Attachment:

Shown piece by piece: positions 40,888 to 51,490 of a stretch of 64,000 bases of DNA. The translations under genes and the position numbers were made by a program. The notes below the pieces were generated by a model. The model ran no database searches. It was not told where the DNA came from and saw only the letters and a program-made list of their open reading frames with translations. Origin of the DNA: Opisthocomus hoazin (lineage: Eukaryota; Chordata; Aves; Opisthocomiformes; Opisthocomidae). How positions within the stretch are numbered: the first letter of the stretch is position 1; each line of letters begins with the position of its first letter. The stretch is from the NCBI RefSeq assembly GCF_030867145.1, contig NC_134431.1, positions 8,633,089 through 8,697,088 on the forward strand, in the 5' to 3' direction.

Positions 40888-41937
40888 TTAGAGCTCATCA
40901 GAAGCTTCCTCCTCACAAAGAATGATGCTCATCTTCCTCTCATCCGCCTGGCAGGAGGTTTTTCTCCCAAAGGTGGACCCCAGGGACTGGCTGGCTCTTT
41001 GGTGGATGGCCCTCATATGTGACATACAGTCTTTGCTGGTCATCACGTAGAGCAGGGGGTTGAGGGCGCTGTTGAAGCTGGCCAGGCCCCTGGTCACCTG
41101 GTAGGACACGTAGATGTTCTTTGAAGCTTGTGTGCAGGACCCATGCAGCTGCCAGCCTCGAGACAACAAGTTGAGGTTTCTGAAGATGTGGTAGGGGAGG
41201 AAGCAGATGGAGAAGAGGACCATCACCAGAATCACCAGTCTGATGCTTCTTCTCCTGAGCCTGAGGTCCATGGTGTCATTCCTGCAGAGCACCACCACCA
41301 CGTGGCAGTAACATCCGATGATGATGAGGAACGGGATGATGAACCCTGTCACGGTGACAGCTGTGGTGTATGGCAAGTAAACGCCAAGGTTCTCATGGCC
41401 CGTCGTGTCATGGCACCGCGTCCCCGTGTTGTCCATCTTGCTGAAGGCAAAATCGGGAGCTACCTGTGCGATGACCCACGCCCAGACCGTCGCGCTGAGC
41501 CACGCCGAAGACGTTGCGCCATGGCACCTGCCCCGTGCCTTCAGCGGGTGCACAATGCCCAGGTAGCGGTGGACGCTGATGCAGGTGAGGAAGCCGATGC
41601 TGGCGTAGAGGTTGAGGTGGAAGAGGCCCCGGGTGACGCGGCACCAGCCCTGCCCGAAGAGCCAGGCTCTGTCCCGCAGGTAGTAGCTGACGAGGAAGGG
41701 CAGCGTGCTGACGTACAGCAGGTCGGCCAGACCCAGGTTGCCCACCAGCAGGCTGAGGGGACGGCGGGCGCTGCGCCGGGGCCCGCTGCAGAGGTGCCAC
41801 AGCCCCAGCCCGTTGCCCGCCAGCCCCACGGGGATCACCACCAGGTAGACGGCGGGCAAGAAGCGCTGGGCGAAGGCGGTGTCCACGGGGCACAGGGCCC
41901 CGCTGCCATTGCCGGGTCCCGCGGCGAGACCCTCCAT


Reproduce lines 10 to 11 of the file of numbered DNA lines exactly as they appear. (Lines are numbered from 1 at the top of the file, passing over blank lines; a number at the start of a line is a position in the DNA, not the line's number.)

41501 CACGCCGAAGACGTTGCGCCATGGCACCTGCCCCGTGCCTTCAGCGGGTGCACAATGCCCAGGTAGCGGTGGACGCTGATGCAGGTGAGGAAGCCGATGC
41601 TGGCGTAGAGGTTGAGGTGGAAGAGGCCCCGGGTGACGCGGCACCAGCCCTGCCCGAAGAGCCAGGCTCTGTCCCGCAGGTAGTAGCTGACGAGGAAGGG